• 2017 Ellen K. Scott, Mary C. King, and Raahi Reddy.  The Impact on Oregonians of the Rise of Irregular Scheduling.
  • 2016 Deana Grobe, Elizabeth E. Davis, Ellen K. Scott, and Roberta B. Weber.  “Using Policy-Relevant Administrative Data in Mixed Methods: A Study of Employment Instability and Parents' Use of Child Care Subsidies.”  Journal of Family and Economic Issues.  
  • 2014 Raahi Reddy, Daniel Morris, Ellen K. Scott, Bob Bussel, Shauna Dyer. The High Cost of Low Wages in Oregon
  • 2013 Ellen K. Scott and Miriam J. Abelson. Understanding the Relationship between Instability in Child Care and Instability in Employment for Families with Subsidized Care. Journal of Family Issues.
  • 2013 Ellen K. Scott and Ann Shirley Leymon. Making ends meet during the great recession: How child care subsidies matter to low-wage workers. Journal of Poverty 17:63-85.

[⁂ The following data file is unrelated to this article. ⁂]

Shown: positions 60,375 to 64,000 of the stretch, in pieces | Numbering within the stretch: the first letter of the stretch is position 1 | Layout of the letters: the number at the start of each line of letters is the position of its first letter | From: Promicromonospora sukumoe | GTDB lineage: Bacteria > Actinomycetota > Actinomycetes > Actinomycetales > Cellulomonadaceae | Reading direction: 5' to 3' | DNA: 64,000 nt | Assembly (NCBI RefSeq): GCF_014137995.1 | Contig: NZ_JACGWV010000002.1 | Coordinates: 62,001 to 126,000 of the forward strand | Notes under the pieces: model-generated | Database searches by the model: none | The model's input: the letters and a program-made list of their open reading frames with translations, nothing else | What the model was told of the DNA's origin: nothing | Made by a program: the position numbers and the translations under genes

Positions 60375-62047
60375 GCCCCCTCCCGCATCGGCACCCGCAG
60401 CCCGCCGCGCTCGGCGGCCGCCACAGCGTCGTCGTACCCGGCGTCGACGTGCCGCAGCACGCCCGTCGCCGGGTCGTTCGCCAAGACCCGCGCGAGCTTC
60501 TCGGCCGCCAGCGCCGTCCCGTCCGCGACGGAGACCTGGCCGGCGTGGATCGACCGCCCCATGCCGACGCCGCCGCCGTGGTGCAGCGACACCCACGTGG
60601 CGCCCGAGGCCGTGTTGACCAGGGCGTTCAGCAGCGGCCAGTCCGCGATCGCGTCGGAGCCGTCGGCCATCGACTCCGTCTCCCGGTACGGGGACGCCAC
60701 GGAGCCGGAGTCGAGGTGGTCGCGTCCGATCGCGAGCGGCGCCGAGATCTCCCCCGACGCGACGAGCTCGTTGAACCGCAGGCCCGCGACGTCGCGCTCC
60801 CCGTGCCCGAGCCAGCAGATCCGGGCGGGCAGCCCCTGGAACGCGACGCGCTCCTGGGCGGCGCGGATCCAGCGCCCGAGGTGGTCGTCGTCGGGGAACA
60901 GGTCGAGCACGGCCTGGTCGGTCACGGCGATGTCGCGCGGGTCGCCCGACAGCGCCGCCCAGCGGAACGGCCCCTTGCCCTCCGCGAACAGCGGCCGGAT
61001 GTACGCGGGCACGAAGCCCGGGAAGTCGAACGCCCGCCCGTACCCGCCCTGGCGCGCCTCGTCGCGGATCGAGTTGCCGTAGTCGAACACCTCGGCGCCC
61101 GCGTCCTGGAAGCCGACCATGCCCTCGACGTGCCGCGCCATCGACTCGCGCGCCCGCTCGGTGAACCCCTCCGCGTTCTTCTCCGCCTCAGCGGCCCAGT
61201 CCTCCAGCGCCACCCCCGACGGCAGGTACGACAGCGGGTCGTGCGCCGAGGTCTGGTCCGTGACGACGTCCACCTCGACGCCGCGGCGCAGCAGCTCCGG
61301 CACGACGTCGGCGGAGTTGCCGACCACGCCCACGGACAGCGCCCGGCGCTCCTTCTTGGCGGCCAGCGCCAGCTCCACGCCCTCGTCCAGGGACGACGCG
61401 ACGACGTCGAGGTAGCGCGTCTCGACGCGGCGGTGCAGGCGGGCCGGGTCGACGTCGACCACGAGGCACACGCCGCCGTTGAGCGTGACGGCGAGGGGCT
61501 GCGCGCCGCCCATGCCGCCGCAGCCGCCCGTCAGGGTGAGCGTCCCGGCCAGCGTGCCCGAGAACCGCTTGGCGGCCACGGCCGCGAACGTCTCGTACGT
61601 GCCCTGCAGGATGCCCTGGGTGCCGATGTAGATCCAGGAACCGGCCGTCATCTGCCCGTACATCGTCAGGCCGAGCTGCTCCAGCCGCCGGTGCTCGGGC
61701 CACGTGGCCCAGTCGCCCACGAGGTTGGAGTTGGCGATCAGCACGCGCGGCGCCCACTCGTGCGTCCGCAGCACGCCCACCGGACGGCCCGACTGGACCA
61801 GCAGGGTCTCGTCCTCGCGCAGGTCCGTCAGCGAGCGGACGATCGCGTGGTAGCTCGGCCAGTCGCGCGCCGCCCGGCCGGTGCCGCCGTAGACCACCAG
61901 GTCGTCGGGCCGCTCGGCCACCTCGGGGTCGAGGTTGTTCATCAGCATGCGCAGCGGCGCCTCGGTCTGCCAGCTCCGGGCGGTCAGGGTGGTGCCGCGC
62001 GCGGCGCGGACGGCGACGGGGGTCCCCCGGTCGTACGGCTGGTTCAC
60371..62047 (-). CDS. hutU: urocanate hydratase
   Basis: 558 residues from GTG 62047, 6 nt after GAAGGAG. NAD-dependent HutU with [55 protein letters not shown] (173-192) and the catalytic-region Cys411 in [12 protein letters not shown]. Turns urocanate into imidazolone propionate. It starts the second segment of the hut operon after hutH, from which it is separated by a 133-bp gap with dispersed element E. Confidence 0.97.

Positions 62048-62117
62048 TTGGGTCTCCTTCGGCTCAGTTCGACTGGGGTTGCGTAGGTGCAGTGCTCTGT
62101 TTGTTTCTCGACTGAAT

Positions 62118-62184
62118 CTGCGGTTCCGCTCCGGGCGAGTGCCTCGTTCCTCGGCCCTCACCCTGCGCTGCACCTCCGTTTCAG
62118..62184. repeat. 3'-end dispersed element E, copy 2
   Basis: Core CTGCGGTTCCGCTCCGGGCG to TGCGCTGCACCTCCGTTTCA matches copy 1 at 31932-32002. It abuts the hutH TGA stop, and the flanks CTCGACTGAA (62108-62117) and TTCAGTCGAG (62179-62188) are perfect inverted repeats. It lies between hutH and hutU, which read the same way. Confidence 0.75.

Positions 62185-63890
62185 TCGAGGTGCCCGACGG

• 2012 Deana Grobe, Bobbie Weber, Elizabeth Davis, and Ellen Scott. Struggling to Pay the Bills: Financial Stress and Child Care Subsidies. Contemporary Perspectives on Family Research 6:93-121.
  • 2011 Colleen Heflin, Andrew S. London, and Ellen K. Scott. Mitigating Material Hardship: The Strategies Low-Income Families Employ to Reduce the Consequences of Poverty. Sociological Inquiry. 81(2):223-246.
  • 2011 Ellen K. Scott, Ann Shirley Leymon, and Miriam Abelson. Assessing the Impacts of Oregon’s 2007 Changes to Child-Care Subsidy Policy
  • 2010 Ellen K. Scott. ” “I feel as if I am the one who is disabled”: the emotional impact of the changed employment trajectories of mothers caring for children with disabilities.” Gender & Society 24(5):672-696
  • 2008 Ellen K. Scott and Andrew S. London. Women’s Lives, Welfare’s Time Limits.Majorie DeVault, editor. Embodied Workers in the New Economy. New York: New York University Press.